Those Big-Money Republican candidates. Just look at them. Jeb Bush, why he raked in 13.4 million dollars in the third quarter, according to recently released numbers. And he had a little over 10 million in the bank. He is rolling in the dough. In fact, he raised 50% of what Hillary raised in the same period. 50%! How about that?

Is it a surprise that Hillary conveyer-belted in (raked just won’t do it) about 28 million dollars during the third quarter? And that she apparently has $32 million on hand? With Wall Street and Hollywood in tow, anything less would be a let-down. And Bernie Sanders? That salt-of-the-earth socialist ran a rather successful fund-raising campaign. $26 million: just about twice what Jeb raked in. If I was setting up a venture capital fund, whose advice should I seek? Jeb or Bernie?

And then there’s Ben Carson. His numbers were just over $20 million, almost in the ball park with the Clinton-Sanders big-money crowd. But there is a difference, and Bernie and Ben do share something in common: small donors spread across a wide base. They say that is a good measure of future sustainability of a campaign. It’s not reliant on big accounts that may and often will switch horses in mid-race. If a church warden in Kansas or an environmentalist in Oregon decide that Ben or Bernie is no longer for them, the campaign can plough on.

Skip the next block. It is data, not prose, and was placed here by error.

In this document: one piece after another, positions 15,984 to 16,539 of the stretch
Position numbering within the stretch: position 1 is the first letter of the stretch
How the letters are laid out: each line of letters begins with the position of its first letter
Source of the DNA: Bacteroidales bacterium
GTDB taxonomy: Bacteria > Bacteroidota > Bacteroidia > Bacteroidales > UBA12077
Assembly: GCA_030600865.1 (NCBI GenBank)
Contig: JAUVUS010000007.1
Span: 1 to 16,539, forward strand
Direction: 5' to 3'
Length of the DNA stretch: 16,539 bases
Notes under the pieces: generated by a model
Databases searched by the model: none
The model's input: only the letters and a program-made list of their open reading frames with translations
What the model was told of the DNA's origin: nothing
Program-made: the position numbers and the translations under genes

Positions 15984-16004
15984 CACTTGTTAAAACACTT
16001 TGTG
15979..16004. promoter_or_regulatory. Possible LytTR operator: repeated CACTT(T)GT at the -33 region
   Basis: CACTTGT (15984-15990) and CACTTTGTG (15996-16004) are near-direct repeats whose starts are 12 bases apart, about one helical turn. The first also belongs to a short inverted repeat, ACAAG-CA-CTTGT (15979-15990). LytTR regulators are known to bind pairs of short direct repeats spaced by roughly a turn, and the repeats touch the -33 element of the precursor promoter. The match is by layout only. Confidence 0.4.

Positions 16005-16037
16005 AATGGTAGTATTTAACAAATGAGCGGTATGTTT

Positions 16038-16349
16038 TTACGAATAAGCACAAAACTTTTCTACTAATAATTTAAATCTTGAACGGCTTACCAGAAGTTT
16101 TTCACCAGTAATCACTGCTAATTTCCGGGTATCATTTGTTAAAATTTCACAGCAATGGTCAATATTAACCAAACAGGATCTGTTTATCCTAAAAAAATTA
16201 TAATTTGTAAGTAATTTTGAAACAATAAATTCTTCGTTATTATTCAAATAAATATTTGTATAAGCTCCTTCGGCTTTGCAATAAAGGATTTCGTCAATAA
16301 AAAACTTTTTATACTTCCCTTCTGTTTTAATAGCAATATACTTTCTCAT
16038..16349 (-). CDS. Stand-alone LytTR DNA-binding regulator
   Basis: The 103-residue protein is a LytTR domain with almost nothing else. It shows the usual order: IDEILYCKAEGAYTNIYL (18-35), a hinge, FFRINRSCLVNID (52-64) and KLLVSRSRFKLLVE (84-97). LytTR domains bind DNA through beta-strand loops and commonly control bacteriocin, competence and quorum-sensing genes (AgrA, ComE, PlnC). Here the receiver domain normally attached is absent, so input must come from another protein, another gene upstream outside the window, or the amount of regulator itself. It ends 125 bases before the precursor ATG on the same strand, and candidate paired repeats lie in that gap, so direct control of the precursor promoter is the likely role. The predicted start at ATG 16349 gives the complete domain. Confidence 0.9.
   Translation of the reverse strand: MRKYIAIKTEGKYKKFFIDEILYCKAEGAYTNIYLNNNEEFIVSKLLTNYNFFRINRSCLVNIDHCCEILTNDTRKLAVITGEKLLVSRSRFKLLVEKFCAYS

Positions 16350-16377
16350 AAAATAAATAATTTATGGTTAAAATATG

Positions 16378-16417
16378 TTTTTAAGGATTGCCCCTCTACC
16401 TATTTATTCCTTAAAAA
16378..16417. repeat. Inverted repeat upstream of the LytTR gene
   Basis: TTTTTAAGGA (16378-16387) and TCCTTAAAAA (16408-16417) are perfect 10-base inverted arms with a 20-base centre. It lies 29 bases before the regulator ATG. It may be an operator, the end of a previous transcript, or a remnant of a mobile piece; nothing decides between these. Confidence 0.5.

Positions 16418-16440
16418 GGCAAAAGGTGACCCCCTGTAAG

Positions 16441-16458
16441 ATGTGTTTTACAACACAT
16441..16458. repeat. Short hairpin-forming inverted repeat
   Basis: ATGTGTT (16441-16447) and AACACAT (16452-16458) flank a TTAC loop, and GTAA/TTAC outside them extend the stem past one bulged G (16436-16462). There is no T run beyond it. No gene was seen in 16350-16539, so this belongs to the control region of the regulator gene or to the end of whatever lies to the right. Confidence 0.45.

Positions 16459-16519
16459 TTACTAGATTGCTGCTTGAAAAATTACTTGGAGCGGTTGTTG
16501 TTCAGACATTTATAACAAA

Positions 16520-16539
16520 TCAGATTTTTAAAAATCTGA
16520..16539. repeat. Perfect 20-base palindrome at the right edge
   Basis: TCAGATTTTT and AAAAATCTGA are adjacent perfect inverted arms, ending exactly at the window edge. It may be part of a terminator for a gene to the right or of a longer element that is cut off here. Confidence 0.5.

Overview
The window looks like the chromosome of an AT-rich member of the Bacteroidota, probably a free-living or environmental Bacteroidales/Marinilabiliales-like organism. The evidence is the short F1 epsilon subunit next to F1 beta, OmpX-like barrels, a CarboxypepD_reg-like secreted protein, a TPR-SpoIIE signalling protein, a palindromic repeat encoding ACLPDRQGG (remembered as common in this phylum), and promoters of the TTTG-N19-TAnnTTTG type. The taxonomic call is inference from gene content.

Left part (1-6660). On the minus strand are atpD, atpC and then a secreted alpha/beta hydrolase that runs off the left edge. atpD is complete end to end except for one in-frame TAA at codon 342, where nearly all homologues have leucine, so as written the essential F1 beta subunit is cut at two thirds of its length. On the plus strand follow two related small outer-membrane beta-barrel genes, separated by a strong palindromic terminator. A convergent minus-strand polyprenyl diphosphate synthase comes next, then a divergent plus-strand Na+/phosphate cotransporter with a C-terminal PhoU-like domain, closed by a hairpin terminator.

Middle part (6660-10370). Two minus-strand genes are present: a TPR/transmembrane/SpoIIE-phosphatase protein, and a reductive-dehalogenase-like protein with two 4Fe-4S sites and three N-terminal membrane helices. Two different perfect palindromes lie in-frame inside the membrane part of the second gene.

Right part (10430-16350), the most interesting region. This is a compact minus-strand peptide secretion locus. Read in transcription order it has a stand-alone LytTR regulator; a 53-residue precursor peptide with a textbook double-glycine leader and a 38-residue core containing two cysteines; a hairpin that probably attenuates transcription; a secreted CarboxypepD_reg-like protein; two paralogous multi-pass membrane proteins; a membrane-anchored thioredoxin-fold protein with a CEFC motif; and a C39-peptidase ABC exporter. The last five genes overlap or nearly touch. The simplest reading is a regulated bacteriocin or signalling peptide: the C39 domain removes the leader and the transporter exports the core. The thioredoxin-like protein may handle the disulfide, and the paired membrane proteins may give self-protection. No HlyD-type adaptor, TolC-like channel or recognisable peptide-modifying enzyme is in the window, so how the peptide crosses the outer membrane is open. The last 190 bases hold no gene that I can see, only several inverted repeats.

But the question now becomes: who exactly is supporting – in greater and greater numbers and money – Bernie and Ben? Carson is continually criticized as being a candidate based on evangelicals, which suggests that if you are faith-based in your values, then you must be part of a politically insignificant minority. Labelling Carson’s supporters as Seventh Day Adventist splinter group members one and all, is a bit much. Maybe future polling will start to shine a light on all those people – in their diversity – who support Ben Carson, for example.

And whether it’s only young ecologists and union members who love Bernie remains to be seen as well. Certainly Sanders and Carson do rely on active bases that have a lot to do with themes like: faith, youth, unions, and environmentalism. But their undeniable sustainability is revealing something far greater.